Catalase activity was measured as described by Claiborne [28]. 3 × 103 cells/well were plated in 96-well microplates in a growth medium (100 μL) and then incubated at 37°C in a 5% carbon dioxide atmosphere. After 24 h, the medium was removed and replaced with a fresh one containing the IC50 values of the metal complexes for each cell for 48 h. The cells were washed twice in a phosphate buffer solution (PBS) and then collected; a protease inhibitor cocktail purchased from Sigma was added into the cell suspension and sonicated in a 50 mM potassium phosphate buffer (PB, pH 7.0) on ice for 25 s (using Bandelin SONOPULS HD 2200 ultrasonic homogenizer) at a 10% output and 80% duty cycle. After the sonication procedure, the protein concentration was determined by Lowry at al.’s method for Cat and other enzyme activity assays [29].

Cell extracts (200–400 mg) were added to 3 mL of a 10 mM H2O2 in 50 mM potassium phosphate buffer (pH 7.8) and the disappearance of H2O2 (extinction coefficient () of 0.0396 cm2·μmol−1) was immediately measured at 240 nm for 60 s at 15 s intervals. Catalase activity was expressed in units per grams of protein.

2.5. Glutathione Peroxidase Activity Assay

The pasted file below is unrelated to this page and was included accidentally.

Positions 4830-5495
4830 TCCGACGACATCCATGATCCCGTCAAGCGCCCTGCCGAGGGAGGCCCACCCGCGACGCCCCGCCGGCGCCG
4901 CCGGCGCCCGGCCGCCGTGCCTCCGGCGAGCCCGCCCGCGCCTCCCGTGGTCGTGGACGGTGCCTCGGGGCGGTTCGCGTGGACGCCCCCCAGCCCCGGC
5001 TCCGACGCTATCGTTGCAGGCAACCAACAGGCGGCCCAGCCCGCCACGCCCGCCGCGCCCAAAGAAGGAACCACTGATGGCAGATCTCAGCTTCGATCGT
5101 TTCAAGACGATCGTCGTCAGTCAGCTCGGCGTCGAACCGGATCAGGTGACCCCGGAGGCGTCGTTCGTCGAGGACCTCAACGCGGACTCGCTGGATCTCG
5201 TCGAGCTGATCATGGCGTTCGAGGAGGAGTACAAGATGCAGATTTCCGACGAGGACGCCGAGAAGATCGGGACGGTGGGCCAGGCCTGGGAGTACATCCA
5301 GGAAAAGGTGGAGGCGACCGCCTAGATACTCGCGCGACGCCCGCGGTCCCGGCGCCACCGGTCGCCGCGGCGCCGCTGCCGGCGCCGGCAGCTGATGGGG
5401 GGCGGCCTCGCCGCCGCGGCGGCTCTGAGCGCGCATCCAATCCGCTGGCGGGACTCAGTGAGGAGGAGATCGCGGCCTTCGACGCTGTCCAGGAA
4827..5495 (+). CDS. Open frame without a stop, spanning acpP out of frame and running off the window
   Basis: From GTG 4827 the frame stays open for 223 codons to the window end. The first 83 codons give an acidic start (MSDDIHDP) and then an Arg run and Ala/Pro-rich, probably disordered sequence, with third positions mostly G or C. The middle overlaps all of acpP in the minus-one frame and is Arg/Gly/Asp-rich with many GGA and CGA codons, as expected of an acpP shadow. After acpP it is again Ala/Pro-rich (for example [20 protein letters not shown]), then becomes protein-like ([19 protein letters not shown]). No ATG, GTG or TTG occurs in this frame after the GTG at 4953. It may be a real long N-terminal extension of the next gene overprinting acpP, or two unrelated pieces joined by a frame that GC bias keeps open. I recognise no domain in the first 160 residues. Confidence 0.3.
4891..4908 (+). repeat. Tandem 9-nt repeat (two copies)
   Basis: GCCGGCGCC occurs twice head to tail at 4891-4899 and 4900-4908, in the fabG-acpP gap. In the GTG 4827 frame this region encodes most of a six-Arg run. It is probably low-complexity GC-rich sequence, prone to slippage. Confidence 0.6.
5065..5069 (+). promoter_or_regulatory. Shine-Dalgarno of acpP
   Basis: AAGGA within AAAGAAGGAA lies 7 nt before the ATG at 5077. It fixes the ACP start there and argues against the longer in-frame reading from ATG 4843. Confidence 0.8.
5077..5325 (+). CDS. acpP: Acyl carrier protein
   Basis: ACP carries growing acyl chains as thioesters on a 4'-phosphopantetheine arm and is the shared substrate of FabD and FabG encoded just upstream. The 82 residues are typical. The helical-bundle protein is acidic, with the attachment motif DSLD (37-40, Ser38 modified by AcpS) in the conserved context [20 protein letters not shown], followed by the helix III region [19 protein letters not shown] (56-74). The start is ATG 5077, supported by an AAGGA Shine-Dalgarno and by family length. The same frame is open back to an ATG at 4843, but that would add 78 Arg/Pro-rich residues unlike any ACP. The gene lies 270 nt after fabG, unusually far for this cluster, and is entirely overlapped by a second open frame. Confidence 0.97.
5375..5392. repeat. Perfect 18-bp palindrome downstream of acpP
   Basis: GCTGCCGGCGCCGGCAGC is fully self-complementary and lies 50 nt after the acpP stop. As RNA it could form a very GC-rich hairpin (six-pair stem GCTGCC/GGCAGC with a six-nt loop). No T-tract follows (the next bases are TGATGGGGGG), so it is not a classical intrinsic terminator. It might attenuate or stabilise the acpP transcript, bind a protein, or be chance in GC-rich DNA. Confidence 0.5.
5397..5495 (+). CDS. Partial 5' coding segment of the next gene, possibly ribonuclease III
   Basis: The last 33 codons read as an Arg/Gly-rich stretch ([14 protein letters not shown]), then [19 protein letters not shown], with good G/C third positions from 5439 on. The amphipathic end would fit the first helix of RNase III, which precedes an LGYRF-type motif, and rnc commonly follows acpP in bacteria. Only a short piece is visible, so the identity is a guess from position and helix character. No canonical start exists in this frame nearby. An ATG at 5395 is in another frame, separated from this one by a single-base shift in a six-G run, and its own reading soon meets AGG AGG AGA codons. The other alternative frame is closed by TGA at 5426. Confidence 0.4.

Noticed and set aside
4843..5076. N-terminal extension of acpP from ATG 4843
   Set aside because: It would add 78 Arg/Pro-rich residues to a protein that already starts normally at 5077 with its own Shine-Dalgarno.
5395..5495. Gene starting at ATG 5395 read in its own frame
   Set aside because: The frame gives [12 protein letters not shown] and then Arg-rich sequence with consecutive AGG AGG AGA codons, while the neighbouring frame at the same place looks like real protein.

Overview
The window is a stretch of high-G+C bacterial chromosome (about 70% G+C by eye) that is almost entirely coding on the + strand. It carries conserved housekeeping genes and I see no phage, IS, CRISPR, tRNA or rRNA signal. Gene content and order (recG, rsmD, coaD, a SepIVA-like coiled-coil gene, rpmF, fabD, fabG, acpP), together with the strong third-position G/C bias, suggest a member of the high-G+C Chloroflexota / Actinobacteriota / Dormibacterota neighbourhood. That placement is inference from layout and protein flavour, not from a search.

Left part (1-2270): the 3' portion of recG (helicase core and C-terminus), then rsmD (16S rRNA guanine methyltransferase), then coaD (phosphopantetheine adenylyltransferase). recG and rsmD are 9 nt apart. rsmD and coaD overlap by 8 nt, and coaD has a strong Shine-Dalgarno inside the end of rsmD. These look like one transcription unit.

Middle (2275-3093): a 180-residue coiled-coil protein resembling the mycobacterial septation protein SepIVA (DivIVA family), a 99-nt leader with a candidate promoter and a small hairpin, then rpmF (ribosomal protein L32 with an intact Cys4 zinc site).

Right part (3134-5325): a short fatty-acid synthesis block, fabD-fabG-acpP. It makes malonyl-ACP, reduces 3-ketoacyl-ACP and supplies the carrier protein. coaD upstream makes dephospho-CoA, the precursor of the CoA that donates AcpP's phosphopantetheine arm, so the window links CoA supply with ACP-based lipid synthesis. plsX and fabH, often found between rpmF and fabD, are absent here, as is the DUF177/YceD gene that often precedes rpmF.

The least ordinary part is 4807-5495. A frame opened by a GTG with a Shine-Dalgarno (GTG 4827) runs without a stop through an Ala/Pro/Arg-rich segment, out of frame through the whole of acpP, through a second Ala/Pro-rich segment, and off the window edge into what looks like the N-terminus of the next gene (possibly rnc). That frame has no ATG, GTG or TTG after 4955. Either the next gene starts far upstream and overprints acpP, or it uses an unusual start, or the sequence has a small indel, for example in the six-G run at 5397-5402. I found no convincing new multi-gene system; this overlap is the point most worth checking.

After applying the same sonicating procedure to the cells, each 5 μL sample of the cell content was incubated for 10 min at 37°C in a 495 μL incubation mixture containing 50 μL of a 100 mM potassium phosphate buffer (pH 7.0), 5 μL of 100 mM GSH, 10 μL of 200 mM EDTA, 5 μL of 400 mM sodium azide, 50 μL of 2 mM NADPH, 320 μL distilled water, and 50 μL GR (10 u·mL−1). After the 10 min incubation period, the reaction was initiated by the addition of 5 μL of 10 mmol/L−1 of H2O2. The decrease in the absorbance of the system was measured for 30 s at 340 nm. A similar mixture excluding GSH was used as a blank sample [30]. A unit of activity (U) was defined as the amount of enzymes that catalyzed the oxidation of one micromole of NADPH ( mM−1) to NADP+ in one minute under these conditions.

2.6. Thioredoxin Reductase Activity Assay